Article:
Prevent Drone Crashes When Shooting Drone Photography

Whether you’re a professional or amateur drone photography enthusiast, your number one priority will always be your drone. When taking some aerial shots or video, the number one thing that scares drone pilots, no matter how experienced they are, is the risk of crashing their drones and damaging it.

As much as possible you want to keep your drone as safe as possible when taking it out for a shoot, and this is understandable, as your drone is a very expensive piece of technology.

There are some factors of drone crash that are out of your hands, but most of the time, you can prevent this from happening. Here are some tips to help you prevent drone crash when shooting drone photography.

Understand why drones can crash

There are a number of reasons why drones can crash. One of the biggest reasons why your drone can end up crashing is when it loses GPS connection, and it crashes. This typically happens when you fly your drone indoors, or around an urban area.

Another common cause of drone crash that some pilots may not be aware of it when drone operators hit the RTF (Return-to-Home) button too soon. You have to remember that the RTF button is designed to bring your drone back in a straight line, and if you’re shooting in a cluttered area, then there’s a big chance that it’s going to crash into any obstacles, like trees and buildings.

Power failure is another unfortunate cause behind drone crash. Drones have a short battery life, some of them only reaching about a maximum of thirty minutes per flight, so drone pilots tend to bring plenty of batteries on a flight. When a drone loses power mid-flight, there is no safety measure in place, and it will end up crashing out of the sky.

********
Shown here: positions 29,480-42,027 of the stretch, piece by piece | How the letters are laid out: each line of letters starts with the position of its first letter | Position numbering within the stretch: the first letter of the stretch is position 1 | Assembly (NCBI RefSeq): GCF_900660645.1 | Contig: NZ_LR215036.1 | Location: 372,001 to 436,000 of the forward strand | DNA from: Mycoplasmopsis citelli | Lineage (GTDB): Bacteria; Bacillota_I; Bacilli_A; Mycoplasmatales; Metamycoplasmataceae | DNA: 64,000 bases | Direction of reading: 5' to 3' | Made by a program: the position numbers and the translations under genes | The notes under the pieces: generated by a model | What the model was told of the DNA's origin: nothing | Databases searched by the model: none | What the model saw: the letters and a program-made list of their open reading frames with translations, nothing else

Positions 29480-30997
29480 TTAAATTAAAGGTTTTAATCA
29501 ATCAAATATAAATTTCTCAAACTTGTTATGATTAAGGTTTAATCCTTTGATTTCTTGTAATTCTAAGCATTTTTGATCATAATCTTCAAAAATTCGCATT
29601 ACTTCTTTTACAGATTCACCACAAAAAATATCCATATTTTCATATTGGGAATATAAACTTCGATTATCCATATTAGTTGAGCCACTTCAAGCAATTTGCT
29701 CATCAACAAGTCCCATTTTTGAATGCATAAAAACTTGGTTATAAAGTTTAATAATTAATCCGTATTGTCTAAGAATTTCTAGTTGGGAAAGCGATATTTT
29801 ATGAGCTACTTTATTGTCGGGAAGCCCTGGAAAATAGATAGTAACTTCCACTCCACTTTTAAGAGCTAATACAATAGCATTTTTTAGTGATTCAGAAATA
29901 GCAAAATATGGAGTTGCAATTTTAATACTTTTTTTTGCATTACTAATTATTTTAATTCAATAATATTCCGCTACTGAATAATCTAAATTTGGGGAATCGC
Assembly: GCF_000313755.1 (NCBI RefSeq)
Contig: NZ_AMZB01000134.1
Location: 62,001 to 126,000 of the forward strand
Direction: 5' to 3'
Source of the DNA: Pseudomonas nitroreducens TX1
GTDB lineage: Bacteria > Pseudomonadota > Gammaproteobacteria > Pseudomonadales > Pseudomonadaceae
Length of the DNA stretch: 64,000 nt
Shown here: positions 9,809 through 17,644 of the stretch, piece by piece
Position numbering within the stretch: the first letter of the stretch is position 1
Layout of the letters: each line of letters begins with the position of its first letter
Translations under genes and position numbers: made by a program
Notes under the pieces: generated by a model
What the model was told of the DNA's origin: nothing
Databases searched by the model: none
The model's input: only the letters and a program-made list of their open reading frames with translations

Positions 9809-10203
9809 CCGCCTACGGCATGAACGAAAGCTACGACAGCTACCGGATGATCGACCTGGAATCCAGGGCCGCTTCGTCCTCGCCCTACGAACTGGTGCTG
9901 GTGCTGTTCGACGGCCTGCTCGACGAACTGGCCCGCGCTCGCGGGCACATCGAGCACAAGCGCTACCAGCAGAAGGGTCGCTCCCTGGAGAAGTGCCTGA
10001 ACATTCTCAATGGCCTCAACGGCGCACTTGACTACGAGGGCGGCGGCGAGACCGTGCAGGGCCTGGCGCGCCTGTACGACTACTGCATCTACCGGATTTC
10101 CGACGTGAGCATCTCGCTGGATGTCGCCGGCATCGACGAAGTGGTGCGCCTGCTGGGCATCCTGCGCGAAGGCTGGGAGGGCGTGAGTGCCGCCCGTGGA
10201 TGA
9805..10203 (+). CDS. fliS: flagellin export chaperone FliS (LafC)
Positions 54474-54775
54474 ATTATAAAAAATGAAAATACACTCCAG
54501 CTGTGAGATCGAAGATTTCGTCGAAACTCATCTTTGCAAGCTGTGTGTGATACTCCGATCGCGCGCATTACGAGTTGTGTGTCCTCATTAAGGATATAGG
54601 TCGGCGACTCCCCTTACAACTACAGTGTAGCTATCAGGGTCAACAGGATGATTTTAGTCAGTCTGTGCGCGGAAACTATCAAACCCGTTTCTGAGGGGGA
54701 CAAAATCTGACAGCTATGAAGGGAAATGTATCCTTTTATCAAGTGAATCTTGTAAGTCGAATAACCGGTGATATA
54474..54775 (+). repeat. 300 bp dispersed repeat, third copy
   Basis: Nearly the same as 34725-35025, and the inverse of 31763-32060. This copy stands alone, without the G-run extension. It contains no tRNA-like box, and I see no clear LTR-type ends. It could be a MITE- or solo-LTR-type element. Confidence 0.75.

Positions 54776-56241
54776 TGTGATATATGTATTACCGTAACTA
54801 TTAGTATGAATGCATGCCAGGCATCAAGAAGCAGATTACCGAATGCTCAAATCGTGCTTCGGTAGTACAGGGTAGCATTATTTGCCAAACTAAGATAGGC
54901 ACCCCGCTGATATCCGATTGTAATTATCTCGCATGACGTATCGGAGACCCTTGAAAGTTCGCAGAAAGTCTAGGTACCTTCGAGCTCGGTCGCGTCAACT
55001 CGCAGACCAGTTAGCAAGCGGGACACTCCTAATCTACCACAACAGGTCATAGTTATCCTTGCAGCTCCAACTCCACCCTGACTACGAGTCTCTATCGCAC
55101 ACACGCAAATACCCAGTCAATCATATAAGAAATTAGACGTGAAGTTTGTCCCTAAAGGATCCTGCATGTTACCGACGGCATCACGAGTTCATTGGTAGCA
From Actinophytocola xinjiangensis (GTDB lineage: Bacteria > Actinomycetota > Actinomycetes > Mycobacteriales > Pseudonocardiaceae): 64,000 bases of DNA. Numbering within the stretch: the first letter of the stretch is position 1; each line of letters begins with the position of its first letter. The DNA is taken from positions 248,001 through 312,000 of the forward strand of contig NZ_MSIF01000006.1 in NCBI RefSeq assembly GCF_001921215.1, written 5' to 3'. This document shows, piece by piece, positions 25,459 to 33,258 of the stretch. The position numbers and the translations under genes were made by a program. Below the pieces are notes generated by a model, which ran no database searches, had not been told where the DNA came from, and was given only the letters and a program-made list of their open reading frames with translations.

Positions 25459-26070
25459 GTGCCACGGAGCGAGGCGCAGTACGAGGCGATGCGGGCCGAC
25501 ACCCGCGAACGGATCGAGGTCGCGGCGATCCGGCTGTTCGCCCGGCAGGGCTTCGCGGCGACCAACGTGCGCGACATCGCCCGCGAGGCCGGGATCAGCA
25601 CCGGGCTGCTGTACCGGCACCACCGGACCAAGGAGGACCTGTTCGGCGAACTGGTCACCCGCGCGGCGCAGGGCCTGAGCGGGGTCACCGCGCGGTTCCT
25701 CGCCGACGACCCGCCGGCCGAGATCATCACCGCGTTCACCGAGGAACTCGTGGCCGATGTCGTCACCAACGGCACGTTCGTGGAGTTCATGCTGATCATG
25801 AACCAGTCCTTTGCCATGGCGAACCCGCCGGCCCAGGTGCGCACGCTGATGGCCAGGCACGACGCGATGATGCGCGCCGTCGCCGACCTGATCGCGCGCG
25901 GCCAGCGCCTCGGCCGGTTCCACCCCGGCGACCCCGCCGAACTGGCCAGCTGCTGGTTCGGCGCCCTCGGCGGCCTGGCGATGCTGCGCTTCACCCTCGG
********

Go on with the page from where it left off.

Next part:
How to avoid drone crashes

Fortunately, as scary as some of these drone crash reasons are, these are all easily preventable, as long as you take a few extra steps before shooting your drone photography. One of the best ways to prevent any system malfunctions mid-flight is by performing a pre-flight checklist.

This is where you check your drone from top to bottom and making sure that all of the parts, mechanisms, and wiring are fine, and that the outer shell is intact. If you find any issues with your drone, avoid flying until you get this checked out. Make sure you pack plenty of extra batteries and accessories in case something breaks mid-flight.

Another good way to prevent drone crashes is by planning out your aerial shots beforehand. If you’ve never flown in a certain area, use online tools like Google Earth to take a look at the layout and topography of the area to plan out your shots.

This helps reduce any unplanned obstacles which may cause a drone crash. Also, avoid flying in windy, wet, or cold weather, as this can affect your drone’s mechanisms and cause it to crash.